Hong Kong to UK by train: Day 6 continued
No train from Hohhot
We arrived in Hohhot on time, 20:30, enough time to buy a ticket for the 21:38 Hohhot to Erlian train. But not only were there no tickets left that night’s train, there was no train to Erlian at all. There was no bus to Erlian when I walked across to the bus station, they’d all left earlier in the day, and though I bought a ticket for the next morning’s train anyway to save having to go through the ordeal of queuing again, I still needed to get to Erlian faster than tomorrow’s train would get me there.
As always in China though, if there are no trains and there are no buses, there are always cars. Outside Hohhot bus station, drivers were going to places like Beijing and Datong. None of them seemed to be going to the border. But when I asked one guy if there was anybody going to Erlian, he said “follow me.” We were soon driving through the outskirts of Hohhot on a 500km journey that he said would take four-and-a-half hours. He was driving as if he wanted to make it in three.
Before we’d even made it out of the city, however, something was wrong. Strange noises were coming from the wheel on my side of the car and we were beginning to veer worryingly to the left. When we pulled over, we saw that our left-rear tyre was worn to the rim and hopelessly flat. There were three of us at this point. We were dropping another guy outside the city on the way, and though I offered to lend my wheel changing lack of expertise, they wouldn’t hear of it. Instead, I hung around feeling rather redundant taking photos until we were ready to be on the move again.
Nothing but distant lights
I started thinking what I would do if anything serious happened. I was in the middle of Inner Mongolia, with nobody knowing exactly where I was, soon to be alone in a car with a driver who may not have the least intention of taking me to Erlian. A driver who may instead be taking me a safe distance out into the Gobi desert where he could relieve me, at the very least, of every possession I had.
I could see nothing from my window but distant lights on either side and our headlights lighting up the road markings as they streaked too quickly past. The speedometer was at a constant nervous shake above 100 km/h and we could go forty minutes at a stretch before another vehicle or any sign of civilization became locked in our twin beams before disappearing into the night behind us.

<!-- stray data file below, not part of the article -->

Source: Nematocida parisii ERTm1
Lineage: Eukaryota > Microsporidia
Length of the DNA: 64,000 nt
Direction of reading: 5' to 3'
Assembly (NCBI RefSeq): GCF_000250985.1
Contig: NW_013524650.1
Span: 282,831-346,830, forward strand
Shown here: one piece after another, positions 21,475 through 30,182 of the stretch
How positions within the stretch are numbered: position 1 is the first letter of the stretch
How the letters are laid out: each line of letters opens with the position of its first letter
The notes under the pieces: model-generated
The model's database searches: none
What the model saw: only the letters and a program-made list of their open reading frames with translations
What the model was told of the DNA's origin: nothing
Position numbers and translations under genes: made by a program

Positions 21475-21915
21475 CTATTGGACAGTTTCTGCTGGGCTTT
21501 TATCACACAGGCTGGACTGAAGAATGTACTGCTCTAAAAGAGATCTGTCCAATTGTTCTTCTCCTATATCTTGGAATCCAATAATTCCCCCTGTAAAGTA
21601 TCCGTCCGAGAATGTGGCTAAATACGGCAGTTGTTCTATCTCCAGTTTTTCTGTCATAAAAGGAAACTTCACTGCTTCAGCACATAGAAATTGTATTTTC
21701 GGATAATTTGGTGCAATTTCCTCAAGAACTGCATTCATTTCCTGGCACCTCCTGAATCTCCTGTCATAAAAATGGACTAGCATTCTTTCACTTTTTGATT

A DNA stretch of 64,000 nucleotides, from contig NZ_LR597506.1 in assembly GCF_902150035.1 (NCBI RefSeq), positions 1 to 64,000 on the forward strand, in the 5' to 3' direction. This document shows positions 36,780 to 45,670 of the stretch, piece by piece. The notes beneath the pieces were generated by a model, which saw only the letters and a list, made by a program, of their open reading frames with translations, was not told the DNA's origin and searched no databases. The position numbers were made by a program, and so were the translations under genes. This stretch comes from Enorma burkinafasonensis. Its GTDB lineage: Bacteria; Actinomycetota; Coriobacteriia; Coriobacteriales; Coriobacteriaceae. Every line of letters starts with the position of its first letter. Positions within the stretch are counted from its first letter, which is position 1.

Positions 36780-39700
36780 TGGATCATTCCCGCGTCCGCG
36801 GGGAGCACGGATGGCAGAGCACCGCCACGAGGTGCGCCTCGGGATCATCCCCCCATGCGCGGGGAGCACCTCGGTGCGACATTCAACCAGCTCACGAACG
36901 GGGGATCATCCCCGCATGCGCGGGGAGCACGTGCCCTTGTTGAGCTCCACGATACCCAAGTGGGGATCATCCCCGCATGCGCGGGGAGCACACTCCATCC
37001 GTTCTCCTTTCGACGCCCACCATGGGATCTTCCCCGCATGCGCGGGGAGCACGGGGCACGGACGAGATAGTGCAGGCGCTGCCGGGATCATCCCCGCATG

At one point, I awoke from dozing to find us turning off onto a dirt track that was to lead, in a half-hour detour, across potholed and puddled fields until we could rejoin the formerly closed Hohhot to Erlian road. I’d wrapped my camera strap tighter round my wrist in preparation for using it as a fairly hefty bludgeoning device as I asked him where we were going. And though he explained as innocently as he could, my grip never lessened until we were safely back on tarmac and away from the potential desert burial I’d feared.
What day is it today?
But trust is a curious thing, and mixed with desperation, it can lead to a foolhardy over-confidence in the good will of all men. Still, I thought I knew a little about how China works by now, to be fairly confident I’d get to Erlian, barring accident, just as he said I would. I put my chances of accident at a generous 30% after I saw the way he was driving. There were no seat belts in the car, and after our earlier tyre problems, we had to pull over on several occasions to give it a couple of solid kicks to see if the bolts were still holding. I kept having visions of our chassis dropping to the road, sparks flying and the tyre rolling after us as we careered off into the blackness. But the bolts held and we survived, and after five hours’ driving, we arrived in Erlian alive and mostly well.
I stayed the night, or what was left of it, at the first hotel I could find. It cost me Y100 and I was too tired to haggle. Tomorrow I needed to get my Mongolian visa, negotiate the Erlian border crossing, and get on my merry way to Zamyn-Uud. I took a quick look at the directions I’d printed to get to the Mongolian consulate, and there, at the top, were the opening hours: Mon-Fri; 8am-12pm. Today was Saturday. Which probably made tomorrow Sunday. Shit!
I could scarcely believe that after all my planning and all the hassle of getting to Erlian, I’d failed to realize the consulate would be closed when I arrived. I felt hopeless and somewhat doomed. How would I get to Ulaanbaatar in time if I had to spend another day in this desert wasteland? I had my Hong Kong ID card. Hong Kong citizens were exempt from needing a Mongolian visa. Was I a Hong Kong citizen or just a resident? I was a resident, with a British passport. That much was clear. But if I wasn’t in Zamyn-Uud and on my way to Ulaanbaatar within the next 24 hours, my whole Hong Kong to UK journey was pretty much over before I’d left China. I’d sleep first, then tomorrow, I’d try it.